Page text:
Why GameStop is surging and what it means for the stock market

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GameStop is among a handful of previously unloved companies whose shares are spiking in recent weeks. They’re being fueled by an unruly crowd of individual investors on chat forums like Reddit. Here’s what you need to know.

Why is GameStop up?

GameStop was languishing below $5 a share as recently as September, but it began to rally after Ryan Cohen, the entrepreneur founder of Chewy.com, took a stake, saying the struggling mall retailer was ripe for a turnaround. On Jan. 11, GameStop said it would add three new directors to its board.

That’s when the stock got supercharged. Individual investors — particularly on the Reddit chat forum “WallStreetBets” — began buying GameStop shares and encouraging others to do so. That caught the eye of Andrew Left of Citron Research, a short-selling guru who recommended in a Jan. 21 report that Wall Streeters bet against the stock. By Friday, GameStop had a short interest of 102 percent of its outstanding shares, making it one of the most shorted stocks on the market.

Left’s report sent Redditors into a rage. WallStreetBets — whose meme-obsessed, profanity-spewing members call themselves “degenerates” — erupted with violent threats against Left that scared him enough to report them to the FBI. Since then, GameStop stock has soared more than 800 percent, almost cratering a well-known hedge fund called Melvin Capital. Left said Wednesday he has exited his short bet against GameStop.

Why are BlackBerry, AMC Entertainment and Bed Bath & Beyond up, too?

It’s not just GameStop that’s surging but a whole group of companies, and with most of them there’s a common thread — they’ve been heavily shorted by big Wall Street firms. That makes their shares prone to spike on any good news, as investors who have shorted the stocks are forced to cover their positions by buying back the shares.

Earlier this week, AMC’s stock spiked after the company announced it would avoid bankruptcy with new financing. In normal times, the news wouldn’t have necessarily boosted the shares — the financing means AMC is going deeper into debt and will water down its existing shareholders. This time, it has been different.

“Remember when everyone on this [chat] was talking how this will be a war?” one user posted on Wednesday morning as shares in AMC soared more than 300 percent. “This is what we meant. Your friends will get shot down and you might lose an arm, but that’s what happens at war.”

Other stocks that are surging include tech firms like Blackberry, Plug Power and Nio, a Chinese electric-car maker. A few retailers also are getting pulled in. Bed Bath & Beyond was up 27 percent on Wednesday, while shares of the Fossil and Express chains were both up 93 percent.

Why are the gains so huge?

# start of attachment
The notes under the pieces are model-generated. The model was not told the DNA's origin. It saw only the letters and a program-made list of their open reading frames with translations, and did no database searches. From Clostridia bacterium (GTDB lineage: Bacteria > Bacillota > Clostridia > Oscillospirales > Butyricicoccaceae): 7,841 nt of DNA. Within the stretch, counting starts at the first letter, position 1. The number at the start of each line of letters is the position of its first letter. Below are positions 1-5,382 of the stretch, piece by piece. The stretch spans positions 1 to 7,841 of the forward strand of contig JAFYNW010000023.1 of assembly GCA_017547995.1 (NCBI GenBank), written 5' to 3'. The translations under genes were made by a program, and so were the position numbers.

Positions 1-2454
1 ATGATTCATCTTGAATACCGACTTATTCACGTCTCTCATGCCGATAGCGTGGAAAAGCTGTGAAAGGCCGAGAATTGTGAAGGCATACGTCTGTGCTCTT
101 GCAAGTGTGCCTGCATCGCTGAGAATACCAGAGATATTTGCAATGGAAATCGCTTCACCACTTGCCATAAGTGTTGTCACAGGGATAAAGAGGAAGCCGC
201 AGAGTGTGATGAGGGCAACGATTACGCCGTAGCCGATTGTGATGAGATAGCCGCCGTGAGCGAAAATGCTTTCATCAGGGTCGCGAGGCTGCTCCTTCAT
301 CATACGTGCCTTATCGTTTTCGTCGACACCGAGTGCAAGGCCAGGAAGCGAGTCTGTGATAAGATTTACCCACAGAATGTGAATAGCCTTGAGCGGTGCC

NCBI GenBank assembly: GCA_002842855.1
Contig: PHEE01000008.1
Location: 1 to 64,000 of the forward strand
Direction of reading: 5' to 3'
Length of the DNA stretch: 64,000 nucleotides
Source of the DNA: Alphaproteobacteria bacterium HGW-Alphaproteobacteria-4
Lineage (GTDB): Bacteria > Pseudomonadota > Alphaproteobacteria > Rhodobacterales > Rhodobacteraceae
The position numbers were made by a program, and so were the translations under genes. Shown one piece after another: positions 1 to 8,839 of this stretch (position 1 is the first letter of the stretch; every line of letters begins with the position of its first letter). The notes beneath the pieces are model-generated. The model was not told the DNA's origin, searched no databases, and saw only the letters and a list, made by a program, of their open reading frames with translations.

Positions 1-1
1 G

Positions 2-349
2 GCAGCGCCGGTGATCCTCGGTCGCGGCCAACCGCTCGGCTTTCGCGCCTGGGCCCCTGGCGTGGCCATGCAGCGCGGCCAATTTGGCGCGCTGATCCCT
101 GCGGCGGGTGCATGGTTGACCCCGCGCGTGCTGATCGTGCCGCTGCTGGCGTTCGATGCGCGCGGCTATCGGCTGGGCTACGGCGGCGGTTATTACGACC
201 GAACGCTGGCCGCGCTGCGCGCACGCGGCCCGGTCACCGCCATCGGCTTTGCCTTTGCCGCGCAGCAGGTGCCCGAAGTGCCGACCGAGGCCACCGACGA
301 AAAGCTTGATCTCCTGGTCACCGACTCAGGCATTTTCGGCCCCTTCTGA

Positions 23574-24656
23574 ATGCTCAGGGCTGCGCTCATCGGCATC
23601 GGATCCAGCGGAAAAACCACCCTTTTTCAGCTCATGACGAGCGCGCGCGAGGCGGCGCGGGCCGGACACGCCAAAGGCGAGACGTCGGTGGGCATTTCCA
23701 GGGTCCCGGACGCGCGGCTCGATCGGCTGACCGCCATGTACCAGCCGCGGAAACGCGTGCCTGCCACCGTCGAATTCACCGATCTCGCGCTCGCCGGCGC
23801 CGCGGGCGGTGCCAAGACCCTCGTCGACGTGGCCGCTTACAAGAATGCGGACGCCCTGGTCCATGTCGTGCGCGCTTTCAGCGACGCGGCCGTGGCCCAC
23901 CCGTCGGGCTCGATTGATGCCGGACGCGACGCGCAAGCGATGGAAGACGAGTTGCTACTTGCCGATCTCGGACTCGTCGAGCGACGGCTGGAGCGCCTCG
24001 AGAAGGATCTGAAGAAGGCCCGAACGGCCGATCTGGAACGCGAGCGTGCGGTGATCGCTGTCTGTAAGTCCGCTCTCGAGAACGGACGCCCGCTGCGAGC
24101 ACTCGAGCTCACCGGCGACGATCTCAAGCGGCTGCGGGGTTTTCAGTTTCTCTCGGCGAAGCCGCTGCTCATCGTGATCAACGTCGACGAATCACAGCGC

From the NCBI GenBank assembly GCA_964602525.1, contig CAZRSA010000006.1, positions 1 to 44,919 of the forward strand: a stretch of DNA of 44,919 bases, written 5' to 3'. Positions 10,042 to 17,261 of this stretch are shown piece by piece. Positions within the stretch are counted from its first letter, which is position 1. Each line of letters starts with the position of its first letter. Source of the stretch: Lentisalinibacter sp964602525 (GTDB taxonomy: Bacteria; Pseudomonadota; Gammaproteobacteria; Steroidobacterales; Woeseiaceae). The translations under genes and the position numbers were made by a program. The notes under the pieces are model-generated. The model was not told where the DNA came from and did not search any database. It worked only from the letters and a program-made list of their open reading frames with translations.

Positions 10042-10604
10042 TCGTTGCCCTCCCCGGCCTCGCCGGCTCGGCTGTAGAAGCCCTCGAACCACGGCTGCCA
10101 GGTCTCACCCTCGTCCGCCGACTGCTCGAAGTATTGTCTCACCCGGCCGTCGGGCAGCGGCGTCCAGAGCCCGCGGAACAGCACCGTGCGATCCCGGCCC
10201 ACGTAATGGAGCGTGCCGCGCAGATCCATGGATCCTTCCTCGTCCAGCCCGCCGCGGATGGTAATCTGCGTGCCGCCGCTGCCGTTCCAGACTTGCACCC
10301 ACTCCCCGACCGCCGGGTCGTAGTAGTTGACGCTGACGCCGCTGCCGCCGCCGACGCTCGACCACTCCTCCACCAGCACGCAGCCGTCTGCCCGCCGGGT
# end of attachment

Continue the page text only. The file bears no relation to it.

In addition to the above-mentioned short interest that makes these stocks prone to spike on good news, individual investors in recent weeks have been using options that are further enhancing the effect. Particularly popular on WallStreetBets are “call” options, which enable investors to buy stocks at a predetermined price in the future.

These options force so-called market makers — usually big financial firms — to buy more shares themselves in order to hedge their own exposure. A vicious cycle of buying can result.

Where is all of this headed?

Asked this week whether to keep buying GameStop stock at such lofty prices, a Reddit user responded, “You’re good until Friday.” That could indicate that the WallStreetBets crowd may some sort of plan in place.

Stock-trading platform TD Ameritrade on Wednesday moved to rein in the frenzy by limiting some trades of GameStop and AMC Entertainment. Indeed, some Wall Street pros are fretting that the rules of the game have been switched up. “It’s a bloodbath,” one hedge-fund trader told The Post. “The unwashed masses have figured out how to play the shorts and its f—-ing carnage.”

Users had rejoiced Tuesday evening when Tesla CEO Elon Musk tweeted “GameStonk,” an acknowledgment of a meme that they use to attack the stock. Likewise, the Winkelvoss twins have been firing off pro-squeeze tweets and claiming “The inmates are running the asylum.”

Nevertheless, most Wall Street experts say it’s only a matter of when, not if, these stocks return to earth. That’s because their stock prices are completely out of whack with the health of their businesses.

“I don’t know when it is going to end, but I don’t think it can continue much longer,” Eric Kuby, chief investment officer at North Star Investment Management in Chicago, told Reuters. “It’s so obviously irrational that it has got to end really badly, in my opinion.”

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